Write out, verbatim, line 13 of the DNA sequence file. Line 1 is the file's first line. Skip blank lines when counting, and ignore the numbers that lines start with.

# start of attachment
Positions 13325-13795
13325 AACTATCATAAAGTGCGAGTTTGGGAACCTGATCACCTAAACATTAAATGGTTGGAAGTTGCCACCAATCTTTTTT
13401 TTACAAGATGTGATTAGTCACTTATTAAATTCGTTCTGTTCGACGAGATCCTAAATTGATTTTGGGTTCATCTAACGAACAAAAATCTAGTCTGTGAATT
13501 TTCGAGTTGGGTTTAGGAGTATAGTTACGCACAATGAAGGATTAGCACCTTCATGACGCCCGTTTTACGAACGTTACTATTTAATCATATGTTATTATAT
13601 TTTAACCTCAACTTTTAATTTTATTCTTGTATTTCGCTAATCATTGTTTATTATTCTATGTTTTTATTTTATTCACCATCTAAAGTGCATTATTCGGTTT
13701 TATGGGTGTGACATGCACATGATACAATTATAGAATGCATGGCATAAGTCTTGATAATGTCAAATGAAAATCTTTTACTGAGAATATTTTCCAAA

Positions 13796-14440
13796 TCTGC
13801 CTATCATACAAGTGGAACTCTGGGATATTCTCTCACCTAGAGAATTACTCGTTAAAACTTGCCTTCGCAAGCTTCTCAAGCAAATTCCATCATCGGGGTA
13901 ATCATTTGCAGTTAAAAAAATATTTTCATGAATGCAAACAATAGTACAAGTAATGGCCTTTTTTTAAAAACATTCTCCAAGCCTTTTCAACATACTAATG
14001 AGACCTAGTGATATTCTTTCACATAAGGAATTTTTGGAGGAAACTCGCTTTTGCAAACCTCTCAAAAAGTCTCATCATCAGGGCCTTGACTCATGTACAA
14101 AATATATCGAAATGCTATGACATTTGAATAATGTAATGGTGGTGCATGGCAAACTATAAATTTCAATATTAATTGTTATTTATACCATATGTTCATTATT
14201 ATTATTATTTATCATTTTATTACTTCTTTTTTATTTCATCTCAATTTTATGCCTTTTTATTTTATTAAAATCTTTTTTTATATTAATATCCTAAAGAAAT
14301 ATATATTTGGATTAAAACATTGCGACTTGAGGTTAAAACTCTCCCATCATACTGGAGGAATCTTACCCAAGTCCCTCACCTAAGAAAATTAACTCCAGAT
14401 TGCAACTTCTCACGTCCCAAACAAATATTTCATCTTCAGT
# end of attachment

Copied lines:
14201 ATTATTATTTATCATTTTATTACTTCTTTTTTATTTCATCTCAATTTTATGCCTTTTTATTTTATTAAAATCTTTTTTTATATTAATATCCTAAAGAAAT